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Lay for the Day
28th May

The feast of St Bernard of Montjoux, the patron saint of mountaineers, who built refuges for travellers in the Alps. A much-loved breed of dog and two Alpine passes – the Great and the Little Bernard – still bear his name.
This feast was – by coincidence, I suppose – the night that Edmund Hillary and Tensing Norgay, left alone by the rest of their team, spent precariously camped on an ice slope below the summit of Mount Everest, before they made their final ascent on the following day, 29th May 1953.
The poem is about my eldest brother, and also appears on his birthday, 15th August.



An ascetic
in spareness and
strength of physique,
his aesthetic

goes slow to be
sure of his holds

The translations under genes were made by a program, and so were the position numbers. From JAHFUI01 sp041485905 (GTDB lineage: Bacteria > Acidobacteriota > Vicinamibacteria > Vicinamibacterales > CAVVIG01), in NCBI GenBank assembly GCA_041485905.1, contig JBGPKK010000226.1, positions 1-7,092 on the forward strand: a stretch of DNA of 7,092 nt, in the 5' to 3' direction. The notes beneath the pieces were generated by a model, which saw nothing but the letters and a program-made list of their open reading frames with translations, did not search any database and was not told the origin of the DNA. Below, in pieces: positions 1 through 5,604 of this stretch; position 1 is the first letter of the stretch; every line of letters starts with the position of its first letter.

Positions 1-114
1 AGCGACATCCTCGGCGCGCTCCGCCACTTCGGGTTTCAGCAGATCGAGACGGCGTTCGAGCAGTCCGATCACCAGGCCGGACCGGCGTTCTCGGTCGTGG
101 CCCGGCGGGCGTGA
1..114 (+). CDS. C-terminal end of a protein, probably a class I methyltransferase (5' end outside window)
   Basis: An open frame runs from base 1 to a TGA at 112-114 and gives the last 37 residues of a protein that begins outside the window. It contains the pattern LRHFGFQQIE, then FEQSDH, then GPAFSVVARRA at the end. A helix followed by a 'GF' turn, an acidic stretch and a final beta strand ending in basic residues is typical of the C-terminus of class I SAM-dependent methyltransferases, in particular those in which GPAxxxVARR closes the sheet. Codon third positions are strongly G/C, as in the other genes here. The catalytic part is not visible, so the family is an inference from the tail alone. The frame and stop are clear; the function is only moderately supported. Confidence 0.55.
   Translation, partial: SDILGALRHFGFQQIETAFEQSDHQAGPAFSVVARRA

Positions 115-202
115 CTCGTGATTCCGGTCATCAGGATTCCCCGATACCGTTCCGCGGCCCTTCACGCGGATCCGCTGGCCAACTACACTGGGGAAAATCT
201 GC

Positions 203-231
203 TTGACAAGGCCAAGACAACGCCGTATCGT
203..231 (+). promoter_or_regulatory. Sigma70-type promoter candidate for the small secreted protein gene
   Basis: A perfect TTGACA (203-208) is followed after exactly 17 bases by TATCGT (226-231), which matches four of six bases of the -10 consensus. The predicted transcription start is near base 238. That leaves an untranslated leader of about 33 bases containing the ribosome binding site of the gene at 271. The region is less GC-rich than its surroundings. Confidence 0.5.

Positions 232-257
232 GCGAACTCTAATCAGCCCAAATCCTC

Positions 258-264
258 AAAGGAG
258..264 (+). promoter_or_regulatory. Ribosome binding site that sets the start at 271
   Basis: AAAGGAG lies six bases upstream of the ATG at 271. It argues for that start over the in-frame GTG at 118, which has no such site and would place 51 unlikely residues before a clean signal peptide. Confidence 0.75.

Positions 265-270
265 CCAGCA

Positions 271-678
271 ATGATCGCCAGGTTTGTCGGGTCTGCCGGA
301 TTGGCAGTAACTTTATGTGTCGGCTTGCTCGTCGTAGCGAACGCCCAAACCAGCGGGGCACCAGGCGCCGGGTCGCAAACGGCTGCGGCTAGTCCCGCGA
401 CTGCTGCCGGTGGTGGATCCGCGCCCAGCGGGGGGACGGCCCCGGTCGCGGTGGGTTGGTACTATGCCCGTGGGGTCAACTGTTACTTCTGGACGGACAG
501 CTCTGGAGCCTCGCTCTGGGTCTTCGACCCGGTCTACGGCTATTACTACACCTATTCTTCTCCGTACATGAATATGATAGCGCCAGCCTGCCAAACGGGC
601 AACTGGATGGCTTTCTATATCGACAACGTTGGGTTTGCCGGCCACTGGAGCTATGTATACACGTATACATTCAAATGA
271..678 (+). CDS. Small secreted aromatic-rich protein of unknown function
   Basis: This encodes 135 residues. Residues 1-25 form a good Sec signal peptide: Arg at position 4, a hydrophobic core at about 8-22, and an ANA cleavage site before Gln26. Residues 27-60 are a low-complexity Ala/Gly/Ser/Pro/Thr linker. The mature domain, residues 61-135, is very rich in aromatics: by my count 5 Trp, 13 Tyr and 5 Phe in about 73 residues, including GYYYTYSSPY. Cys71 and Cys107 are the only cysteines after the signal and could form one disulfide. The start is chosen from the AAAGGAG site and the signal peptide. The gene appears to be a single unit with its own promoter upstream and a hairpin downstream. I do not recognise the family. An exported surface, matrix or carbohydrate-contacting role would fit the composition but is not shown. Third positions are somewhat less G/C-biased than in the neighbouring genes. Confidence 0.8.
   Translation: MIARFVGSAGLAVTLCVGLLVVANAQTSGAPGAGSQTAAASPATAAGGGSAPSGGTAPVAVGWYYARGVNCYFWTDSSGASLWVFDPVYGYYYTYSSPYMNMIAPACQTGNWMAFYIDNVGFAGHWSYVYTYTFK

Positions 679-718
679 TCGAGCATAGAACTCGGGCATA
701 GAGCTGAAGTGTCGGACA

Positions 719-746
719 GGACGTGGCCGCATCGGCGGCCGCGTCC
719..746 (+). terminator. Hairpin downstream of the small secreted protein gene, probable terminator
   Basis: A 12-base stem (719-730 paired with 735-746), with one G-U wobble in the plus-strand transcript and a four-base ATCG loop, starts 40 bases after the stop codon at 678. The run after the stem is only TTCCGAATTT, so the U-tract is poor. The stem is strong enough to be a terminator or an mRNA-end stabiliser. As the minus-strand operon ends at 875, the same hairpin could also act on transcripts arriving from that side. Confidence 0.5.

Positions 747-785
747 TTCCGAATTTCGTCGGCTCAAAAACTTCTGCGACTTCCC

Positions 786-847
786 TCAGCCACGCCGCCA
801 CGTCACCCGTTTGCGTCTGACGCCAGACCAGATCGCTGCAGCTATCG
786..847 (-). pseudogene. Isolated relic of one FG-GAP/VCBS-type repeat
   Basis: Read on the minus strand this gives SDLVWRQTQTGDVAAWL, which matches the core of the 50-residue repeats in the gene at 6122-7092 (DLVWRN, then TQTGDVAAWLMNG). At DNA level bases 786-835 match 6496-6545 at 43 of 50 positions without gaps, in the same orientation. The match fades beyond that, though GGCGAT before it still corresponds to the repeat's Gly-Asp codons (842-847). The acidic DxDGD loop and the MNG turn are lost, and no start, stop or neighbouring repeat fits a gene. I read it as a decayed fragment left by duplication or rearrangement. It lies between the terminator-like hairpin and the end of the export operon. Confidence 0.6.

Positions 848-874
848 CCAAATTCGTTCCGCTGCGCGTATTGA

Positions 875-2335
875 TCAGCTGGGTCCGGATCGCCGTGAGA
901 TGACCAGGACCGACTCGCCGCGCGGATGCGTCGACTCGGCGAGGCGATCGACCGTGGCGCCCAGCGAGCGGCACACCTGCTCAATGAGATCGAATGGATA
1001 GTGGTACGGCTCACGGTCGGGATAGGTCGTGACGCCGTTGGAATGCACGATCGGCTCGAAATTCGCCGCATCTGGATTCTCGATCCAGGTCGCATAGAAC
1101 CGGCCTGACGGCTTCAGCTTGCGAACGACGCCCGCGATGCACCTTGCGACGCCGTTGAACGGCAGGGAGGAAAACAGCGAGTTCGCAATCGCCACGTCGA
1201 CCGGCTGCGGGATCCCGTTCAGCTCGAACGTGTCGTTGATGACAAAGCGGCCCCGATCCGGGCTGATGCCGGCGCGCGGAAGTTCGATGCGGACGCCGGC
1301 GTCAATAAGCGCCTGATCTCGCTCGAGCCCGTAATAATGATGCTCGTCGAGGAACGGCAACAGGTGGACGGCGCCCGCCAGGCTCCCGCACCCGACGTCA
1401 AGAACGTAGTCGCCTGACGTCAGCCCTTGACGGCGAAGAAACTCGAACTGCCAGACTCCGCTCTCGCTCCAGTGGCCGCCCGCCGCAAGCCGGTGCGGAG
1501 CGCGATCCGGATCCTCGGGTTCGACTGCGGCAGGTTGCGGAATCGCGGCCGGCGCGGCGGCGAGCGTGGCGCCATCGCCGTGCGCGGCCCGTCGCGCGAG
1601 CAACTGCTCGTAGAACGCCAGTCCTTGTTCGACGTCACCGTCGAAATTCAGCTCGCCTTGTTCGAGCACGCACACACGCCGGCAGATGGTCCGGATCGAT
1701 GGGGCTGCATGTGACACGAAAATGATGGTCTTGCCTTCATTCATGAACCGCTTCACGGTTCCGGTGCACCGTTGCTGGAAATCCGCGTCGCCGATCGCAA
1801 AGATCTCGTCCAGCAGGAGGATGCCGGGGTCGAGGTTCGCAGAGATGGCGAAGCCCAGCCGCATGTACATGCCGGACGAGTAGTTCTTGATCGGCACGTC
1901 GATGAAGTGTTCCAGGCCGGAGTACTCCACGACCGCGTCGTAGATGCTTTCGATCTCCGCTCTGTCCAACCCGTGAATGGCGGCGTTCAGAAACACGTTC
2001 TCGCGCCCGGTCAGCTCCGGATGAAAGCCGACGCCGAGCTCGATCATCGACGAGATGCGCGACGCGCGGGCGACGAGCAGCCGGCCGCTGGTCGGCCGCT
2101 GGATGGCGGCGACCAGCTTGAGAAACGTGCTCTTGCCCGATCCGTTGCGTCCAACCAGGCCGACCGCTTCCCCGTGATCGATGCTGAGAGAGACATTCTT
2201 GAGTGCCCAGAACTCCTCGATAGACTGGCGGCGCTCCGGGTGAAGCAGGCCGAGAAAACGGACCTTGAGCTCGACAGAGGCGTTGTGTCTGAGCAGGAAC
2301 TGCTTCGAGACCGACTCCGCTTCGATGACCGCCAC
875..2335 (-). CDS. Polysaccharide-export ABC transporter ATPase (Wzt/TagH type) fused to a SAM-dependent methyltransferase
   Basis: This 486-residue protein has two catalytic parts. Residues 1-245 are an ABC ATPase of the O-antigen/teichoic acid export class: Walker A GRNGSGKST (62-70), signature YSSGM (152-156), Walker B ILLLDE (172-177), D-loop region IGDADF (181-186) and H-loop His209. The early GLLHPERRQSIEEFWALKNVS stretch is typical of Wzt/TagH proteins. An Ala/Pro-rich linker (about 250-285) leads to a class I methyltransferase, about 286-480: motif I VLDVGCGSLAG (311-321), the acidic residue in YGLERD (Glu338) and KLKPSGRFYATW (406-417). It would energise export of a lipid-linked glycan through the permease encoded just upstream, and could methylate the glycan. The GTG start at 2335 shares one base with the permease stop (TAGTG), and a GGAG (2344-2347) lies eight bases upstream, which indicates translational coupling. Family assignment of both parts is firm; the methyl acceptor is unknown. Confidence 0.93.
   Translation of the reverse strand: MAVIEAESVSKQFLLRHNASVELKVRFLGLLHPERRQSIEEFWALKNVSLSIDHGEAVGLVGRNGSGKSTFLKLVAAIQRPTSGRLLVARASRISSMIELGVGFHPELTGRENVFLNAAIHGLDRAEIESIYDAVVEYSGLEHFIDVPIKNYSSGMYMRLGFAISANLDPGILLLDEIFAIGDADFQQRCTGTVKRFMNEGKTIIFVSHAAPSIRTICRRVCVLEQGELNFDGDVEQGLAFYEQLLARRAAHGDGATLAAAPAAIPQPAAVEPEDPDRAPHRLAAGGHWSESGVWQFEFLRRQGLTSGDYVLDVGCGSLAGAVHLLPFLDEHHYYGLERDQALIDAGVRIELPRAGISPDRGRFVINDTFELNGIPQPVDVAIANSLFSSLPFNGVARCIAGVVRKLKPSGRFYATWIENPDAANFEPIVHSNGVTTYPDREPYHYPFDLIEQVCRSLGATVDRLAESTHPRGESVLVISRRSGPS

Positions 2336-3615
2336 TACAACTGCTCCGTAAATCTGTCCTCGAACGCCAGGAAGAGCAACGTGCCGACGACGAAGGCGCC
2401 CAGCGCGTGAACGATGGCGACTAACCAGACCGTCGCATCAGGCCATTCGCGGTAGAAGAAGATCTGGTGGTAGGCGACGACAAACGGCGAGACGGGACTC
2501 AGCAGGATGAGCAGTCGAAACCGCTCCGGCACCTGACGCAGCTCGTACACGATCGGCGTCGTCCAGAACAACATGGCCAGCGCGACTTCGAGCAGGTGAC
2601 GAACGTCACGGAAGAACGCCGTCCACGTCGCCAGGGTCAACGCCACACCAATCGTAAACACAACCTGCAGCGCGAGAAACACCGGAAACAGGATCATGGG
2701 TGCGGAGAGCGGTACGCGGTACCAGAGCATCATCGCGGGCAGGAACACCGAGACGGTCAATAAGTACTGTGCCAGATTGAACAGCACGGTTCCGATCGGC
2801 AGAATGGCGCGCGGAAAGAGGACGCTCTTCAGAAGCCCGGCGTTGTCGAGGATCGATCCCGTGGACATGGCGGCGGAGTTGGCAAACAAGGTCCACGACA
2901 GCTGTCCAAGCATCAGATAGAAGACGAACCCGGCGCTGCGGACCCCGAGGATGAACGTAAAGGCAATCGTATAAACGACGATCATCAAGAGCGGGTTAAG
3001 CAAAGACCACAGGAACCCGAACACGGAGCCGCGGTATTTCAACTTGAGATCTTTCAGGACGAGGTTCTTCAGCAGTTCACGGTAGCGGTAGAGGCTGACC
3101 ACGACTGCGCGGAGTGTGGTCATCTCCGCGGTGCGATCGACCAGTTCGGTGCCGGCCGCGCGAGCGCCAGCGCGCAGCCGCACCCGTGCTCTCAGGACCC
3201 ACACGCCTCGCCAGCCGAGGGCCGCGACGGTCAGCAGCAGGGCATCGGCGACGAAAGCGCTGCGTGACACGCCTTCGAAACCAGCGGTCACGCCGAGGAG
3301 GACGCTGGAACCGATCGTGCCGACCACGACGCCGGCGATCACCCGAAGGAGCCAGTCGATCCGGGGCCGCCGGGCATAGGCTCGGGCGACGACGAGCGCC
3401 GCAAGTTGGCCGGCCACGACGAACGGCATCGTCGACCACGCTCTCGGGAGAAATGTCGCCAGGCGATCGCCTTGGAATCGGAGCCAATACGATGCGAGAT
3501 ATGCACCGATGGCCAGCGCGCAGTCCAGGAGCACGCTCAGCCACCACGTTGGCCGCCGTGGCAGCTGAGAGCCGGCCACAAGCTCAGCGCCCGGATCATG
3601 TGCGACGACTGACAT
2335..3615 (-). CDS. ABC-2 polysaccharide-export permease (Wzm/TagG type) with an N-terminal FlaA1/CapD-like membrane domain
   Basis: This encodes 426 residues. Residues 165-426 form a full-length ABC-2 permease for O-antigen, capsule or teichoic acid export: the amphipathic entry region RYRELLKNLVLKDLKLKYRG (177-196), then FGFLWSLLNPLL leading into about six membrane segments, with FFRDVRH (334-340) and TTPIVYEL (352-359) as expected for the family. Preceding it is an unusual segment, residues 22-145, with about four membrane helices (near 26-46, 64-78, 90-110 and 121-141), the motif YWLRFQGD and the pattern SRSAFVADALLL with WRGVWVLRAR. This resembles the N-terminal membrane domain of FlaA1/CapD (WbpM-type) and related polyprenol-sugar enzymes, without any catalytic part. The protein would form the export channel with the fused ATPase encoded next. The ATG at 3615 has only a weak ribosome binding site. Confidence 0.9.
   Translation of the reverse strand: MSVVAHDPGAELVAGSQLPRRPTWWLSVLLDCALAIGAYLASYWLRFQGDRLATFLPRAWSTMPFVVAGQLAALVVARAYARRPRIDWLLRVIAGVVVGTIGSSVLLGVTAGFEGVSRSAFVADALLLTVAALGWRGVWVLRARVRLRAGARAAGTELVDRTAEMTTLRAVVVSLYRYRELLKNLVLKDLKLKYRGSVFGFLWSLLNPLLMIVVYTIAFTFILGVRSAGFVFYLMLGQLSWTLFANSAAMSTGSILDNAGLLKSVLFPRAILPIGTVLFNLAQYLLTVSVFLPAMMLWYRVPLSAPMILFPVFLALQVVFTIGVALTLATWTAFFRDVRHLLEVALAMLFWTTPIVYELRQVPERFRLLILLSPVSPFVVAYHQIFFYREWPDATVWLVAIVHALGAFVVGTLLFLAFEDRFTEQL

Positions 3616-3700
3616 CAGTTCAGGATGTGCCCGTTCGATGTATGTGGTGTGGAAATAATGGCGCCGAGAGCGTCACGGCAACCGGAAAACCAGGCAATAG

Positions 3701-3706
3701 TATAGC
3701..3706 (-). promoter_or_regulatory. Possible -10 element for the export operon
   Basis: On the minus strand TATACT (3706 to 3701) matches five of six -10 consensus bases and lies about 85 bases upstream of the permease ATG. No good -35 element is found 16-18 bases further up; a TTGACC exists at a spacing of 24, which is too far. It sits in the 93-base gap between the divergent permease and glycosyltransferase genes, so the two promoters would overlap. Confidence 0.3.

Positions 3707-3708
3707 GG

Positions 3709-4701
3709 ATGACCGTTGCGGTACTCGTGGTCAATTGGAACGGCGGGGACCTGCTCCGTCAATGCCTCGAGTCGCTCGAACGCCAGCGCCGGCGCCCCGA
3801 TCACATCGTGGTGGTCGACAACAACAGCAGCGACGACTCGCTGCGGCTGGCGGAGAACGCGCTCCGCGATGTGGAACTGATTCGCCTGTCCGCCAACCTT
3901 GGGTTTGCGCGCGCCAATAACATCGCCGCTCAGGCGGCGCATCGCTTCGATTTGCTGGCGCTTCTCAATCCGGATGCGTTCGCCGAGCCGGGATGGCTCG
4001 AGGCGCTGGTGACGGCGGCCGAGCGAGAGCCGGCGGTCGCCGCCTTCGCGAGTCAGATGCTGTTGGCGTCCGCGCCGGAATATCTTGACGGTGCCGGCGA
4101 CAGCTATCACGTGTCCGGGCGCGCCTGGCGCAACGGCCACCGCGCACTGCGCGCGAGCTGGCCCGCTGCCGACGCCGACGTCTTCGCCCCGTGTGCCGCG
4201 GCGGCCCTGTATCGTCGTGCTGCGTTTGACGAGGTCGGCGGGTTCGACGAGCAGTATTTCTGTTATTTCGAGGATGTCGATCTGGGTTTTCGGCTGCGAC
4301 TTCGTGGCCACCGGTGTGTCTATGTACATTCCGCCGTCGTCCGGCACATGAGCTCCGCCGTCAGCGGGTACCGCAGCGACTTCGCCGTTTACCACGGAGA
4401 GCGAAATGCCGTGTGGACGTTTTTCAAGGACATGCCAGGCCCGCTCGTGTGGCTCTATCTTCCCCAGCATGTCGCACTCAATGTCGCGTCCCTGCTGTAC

on the world’s mad

A solitude
is where he’s glad
to catch the light,
rock and water,

opens his heart
to the shutter.
The Nepalese
returned a sense

of wonder grown
gradually since
earnest youth was
plagued by teendom’s

drossy mockers.
I remember
“Draw me something,”
which something turned

out a dragon,
sky-born earth-force,
Chinese fashion.
I copied scores

of that totem.
Picture him ridge-
striding, splayed sun
spilt from a ledge

of cloud, a child,
like the dragon,
of elements,
rare, here and gone.


John Gibbens
from Characters: You & I

The Lay Reader: an archive of the poetic calendar